Fleisch (1979)

Rating: C-

Dir: Rainer Erler
Star: Jutta Speidel, Wolf Roth, Herbert Herrmann, Charlotte Kerr
a.k.a. Spare Parts

Newly-married couple Monica (Speidel) and Mike (Herrmann) are on their very budget honeymoon in New Mexico. Stopping at the roachiest of roach motels, Mike is abducted by two men in an ambulance. Monica barely escapes the same fate, after discovering the motel owner is involved in the kidnapping business, and while running away, is fortunate to be picked up by good guy truck driver, Bill (Roth). Too scared to go to the police, she instead comse up with a plan to find out what happened: return to the motel, with Monica in disguise, and set themselves up as bait for a further abduction attempt. When that works, they turn the tables on the abductors and reveal a scheme involving the harvesting of body parts for medical purposes. Can they locate Mike before he becomes just another live organ donor?

A German TV movie, it’s initially interesting to see their take on the American west. Similar stories about black market organ harvesting made in Hollywood, typically see the victims in “dangerous” locations, so I was somewhat amused to see the United States tarred with that brush. Erler does offer a fresh eye on the open landscapes and endless highways, elements which stand in contrast to his home country. The main problem is, it just takes way too long to get going. After Bill encounters Monica, they spend what feels like forever driving round before eventually coming up with a plan. I did the math. The two meet just after 20 minutes. They get back to the motel at the 48-minute mark, by which point your interest might as well have been carried off to the morgue – not least because this section feels twice as long. [The English dub does excise some of these scenes, which can only be an improvement]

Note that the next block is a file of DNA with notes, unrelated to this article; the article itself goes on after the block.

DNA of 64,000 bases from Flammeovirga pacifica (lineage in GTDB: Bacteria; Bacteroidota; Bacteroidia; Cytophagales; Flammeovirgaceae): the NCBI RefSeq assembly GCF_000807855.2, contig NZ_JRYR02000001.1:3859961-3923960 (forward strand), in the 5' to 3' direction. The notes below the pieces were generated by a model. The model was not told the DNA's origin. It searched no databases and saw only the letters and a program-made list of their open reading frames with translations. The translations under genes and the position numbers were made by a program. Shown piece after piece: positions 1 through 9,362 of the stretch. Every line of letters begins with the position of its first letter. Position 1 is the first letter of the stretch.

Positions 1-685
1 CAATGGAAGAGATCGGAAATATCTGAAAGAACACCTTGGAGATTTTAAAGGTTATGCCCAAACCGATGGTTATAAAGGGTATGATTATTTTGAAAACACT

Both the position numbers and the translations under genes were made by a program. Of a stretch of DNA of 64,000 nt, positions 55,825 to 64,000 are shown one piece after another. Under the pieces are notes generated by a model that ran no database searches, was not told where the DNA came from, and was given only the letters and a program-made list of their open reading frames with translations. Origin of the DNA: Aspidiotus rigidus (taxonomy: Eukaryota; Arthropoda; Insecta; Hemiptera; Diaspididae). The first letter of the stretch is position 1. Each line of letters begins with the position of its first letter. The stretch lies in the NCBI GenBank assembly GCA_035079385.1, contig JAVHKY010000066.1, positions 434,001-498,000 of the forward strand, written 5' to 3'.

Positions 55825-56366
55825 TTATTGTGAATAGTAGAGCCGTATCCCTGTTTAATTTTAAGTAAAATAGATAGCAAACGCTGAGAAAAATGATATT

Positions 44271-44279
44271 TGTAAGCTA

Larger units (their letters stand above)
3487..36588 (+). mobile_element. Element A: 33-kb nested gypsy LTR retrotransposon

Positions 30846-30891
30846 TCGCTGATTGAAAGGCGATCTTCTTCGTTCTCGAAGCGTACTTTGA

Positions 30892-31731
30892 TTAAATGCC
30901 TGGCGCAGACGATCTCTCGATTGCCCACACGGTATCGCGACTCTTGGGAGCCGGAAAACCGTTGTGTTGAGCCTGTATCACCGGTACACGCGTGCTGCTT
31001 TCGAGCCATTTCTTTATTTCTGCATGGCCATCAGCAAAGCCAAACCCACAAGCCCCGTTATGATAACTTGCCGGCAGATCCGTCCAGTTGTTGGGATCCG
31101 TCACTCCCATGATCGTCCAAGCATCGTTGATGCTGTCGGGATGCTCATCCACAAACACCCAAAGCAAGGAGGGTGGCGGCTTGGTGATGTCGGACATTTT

It’s only thereafter that the plot really kicks in, and we find out the motive behind the abductions. I liked the use of a network of long-haul drivers, using their CB radios to follow the ambulance containing Bill and Monica, and it hints at a sub-culture of truckers as “knights of the road.” But everything thereafter takes an increasingly ridiculous turn, as our hero and heroine replace their abductors and infiltrate the shadowy medical organization behind it all, with ridiculous ease. In the final 25 minutes, the location shifts to the urban jungle of New York – again, seen through an outsider’s lens and looking thoroughly grungy. Though I was most impressed by the way Monica manages to climb out a window at the airport, cross the road, and is suddenly on the boardwalk at Coney Island!

I suppose I should allow for the fact that this was made for television in the seventies, and is overall about as good as that would suggest. But I’m mostly annoyed that an interesting idea, with potential for good execution, suffers from quite dreadful pacing, and consequently ends up struggling to sustain interest for its over-extended 108 minutes